thanks Jill! that was my first post on any forums too. i did want to add that I haven't been comfortable using a petro chemical product but at the same time wanted to follow what I was told was best by the radiation unit. I saw (here) that someone else used a variety of creams that sounded good. I have seen a recipe today for a salve with beeswax which I'm guessing gives the salve a thickness/body that might work well - replicate the particular qualities of the parrafin ointment in moisturising and sealing moisture in? Here is the link if anyone is interested: https://www.theinspiredlittlepot.com.au/body/super-salve-one-salve-for-everything/ Lots of other great recipes too.
... View more
Hi all, I'm in Australia and wondering about the totally different advice - except for the last lady - about wet and dry. Here I was told that it is very important to keep it moist. I had 20 sessions of raditiation and skin started to blister during the last week. The nurses at the radiation clinic started off treating the burn and when i finished a nurse visited me every day - we have a fantastic not for profit service here where nurses come to your home (for anyone not just cansurvivors) and they have continued the same treatment. Which is - I have my shower before they come and then I soak the burn area in a solution of 1 litre boiling water and 1 teaspoon of salt (made earlier in the day and cooled) using large cleaning cloths (straight from the packet), soaking them in the water and then laying them over the burn area and leaving for 15 - 20 minutes - rewetting them if they get a bit dry. Used disposable gloves to protect from infextion. Then the nurse applies a thick layer of parrafin ointment (dermeze - I buy a tub of it from pharmacy) to the whole area and I get them to go over the edge onto the good skin too because I can always feel it pulling on these edges. they then put these squares of netting/gauze that are saturated in a thick parrafin ointment (called Jelonet in Australia) on the burn and then use non-stick pad dressings over the top of the whole area (including under the arm). We then try various methods to tape the dressing so it doesn't slip around (even tho the jelonet is very soft it still feels like its scraping if it moves around - the best method so far has been using a flexible tape that is called AsGuard flex or Fiso Fix ? and try to put it on skin that hasn't been treated. To start with I also used a type of compression bandage over the padding, around the chest under the breast (only one in my case!) and then over the shoulder (I have an additional pad running vertically from collar bone down over the top of the other pad and this gives me extra protection esp for seat belts etc). This made me feel really secure. I stopped using the bandage once the burn on my thinner skin (under collar bone) had started to heal as this was the worst part esp with rubbing. Until this week I was wearing this the 24 hours until the nurse's next visit. Over the top of that we would put a little light stretchy top made from - wait for it! - incontinence pants. :) The nurses at radiation unit showed me that trick - you just have to cut a couple of extra holes. very soft and helps hold it all together. I really feel for all those women who had been told to keep it dry - just having a shower before the nurses visit, which had the effect of removing the ointment, it was instantly painful and would stay painful until the ointment was applied. I was told that the radiation would continue to act for up to two weeks after the last treatment (in other words, the burn continues to develop) and it was quite miraculous how when that two weeks passed my burn suddenly started to get better. The ointment is very messy though and you need to wear old t-shirts etc because it does stain. Another idea is to ask for a referral to the burns unit of your hospital so you can get the best advice. good luck to all of you.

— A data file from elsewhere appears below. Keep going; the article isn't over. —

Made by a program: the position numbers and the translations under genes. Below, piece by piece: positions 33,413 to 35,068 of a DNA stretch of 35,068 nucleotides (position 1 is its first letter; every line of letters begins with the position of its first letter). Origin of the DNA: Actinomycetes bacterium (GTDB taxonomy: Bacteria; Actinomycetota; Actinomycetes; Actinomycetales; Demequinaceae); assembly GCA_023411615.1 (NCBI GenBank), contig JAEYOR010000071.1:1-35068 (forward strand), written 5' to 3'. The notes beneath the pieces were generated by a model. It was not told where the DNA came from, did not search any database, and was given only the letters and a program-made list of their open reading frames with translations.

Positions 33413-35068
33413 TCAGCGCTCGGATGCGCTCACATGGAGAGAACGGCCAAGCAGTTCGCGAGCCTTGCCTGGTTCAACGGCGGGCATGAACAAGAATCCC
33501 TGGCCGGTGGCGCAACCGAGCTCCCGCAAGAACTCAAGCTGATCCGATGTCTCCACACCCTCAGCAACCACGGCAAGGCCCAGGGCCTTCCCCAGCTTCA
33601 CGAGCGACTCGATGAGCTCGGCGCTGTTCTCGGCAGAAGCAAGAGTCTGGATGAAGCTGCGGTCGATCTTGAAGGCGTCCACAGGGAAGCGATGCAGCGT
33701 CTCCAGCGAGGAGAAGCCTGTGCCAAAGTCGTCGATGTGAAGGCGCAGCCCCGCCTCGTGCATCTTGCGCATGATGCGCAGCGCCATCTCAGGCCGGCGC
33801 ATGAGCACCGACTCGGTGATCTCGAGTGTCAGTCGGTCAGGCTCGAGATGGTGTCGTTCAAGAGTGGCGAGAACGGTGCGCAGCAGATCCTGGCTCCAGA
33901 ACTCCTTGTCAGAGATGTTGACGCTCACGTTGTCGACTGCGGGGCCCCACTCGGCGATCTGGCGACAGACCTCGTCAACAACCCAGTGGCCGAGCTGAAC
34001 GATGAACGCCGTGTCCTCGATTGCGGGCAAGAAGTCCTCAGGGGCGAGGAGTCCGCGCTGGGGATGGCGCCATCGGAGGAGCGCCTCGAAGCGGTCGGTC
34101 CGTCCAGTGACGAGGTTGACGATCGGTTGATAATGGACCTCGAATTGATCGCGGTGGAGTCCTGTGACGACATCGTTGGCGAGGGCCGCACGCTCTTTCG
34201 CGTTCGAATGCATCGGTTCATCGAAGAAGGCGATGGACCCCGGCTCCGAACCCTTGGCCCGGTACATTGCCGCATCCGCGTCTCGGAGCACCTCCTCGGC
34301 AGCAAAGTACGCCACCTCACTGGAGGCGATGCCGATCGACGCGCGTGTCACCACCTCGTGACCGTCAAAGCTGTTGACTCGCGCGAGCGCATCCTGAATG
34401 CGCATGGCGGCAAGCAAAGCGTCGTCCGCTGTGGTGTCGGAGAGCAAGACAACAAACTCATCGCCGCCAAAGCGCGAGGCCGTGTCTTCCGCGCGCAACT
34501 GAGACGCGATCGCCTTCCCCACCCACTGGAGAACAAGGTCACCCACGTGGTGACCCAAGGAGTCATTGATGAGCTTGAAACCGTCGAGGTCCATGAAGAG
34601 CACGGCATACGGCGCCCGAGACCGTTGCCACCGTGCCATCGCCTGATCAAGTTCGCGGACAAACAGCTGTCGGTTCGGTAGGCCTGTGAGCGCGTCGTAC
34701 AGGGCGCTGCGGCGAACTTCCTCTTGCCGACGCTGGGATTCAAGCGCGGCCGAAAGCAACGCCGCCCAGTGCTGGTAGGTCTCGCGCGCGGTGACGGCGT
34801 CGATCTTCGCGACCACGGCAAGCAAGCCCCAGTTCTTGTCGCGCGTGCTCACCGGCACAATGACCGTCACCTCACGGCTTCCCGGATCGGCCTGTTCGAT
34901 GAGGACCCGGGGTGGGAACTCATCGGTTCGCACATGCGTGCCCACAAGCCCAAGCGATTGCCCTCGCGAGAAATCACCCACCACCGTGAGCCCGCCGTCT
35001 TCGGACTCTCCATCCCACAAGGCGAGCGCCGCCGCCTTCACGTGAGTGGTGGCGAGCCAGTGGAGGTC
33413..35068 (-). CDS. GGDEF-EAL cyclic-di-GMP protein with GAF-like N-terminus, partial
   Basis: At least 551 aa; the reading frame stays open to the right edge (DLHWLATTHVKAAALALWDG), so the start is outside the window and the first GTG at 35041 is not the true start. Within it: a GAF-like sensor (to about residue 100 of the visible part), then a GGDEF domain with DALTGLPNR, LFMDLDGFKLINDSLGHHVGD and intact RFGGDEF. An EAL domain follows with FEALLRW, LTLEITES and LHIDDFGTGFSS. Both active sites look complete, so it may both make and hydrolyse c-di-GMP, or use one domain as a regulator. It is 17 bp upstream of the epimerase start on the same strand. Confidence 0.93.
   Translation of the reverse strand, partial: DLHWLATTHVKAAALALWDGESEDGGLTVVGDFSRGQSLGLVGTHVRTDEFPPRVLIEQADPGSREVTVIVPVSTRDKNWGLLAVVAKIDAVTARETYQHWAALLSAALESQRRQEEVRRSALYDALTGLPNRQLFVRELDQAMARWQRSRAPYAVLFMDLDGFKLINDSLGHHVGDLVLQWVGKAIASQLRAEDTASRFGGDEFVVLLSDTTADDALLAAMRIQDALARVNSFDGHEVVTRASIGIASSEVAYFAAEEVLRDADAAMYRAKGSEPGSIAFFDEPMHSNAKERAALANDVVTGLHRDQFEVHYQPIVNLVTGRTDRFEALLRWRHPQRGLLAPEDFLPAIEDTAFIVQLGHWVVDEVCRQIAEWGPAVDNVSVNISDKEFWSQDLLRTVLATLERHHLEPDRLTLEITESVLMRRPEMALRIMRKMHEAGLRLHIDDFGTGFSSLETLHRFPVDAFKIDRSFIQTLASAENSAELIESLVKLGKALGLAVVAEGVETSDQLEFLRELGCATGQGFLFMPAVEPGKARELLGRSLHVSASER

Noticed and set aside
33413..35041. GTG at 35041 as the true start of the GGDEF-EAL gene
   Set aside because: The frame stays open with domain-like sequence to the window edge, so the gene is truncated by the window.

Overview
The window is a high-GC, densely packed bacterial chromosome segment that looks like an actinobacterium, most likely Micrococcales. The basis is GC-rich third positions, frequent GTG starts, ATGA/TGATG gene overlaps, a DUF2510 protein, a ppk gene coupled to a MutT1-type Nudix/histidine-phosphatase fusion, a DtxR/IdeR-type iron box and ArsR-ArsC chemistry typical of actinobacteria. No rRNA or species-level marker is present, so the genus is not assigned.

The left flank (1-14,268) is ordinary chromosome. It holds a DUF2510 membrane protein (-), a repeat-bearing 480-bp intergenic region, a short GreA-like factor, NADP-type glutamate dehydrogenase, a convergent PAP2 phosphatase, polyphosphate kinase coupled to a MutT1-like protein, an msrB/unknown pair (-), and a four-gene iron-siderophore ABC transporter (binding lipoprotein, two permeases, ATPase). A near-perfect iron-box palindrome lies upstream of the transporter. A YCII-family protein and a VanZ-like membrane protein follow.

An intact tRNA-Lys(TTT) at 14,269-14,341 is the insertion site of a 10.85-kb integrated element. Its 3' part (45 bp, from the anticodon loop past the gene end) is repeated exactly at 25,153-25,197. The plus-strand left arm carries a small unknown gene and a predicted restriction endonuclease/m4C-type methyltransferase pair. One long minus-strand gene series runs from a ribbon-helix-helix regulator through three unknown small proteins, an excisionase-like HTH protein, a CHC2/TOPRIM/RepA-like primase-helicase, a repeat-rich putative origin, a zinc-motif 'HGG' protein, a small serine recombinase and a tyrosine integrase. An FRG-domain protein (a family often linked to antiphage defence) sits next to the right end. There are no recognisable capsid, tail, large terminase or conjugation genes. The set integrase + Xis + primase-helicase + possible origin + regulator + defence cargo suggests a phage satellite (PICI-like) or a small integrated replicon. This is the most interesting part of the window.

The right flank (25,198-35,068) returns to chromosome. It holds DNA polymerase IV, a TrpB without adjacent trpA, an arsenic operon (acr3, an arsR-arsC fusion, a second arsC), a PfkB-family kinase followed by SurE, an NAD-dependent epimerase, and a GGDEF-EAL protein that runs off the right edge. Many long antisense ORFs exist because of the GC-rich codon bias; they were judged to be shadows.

... View more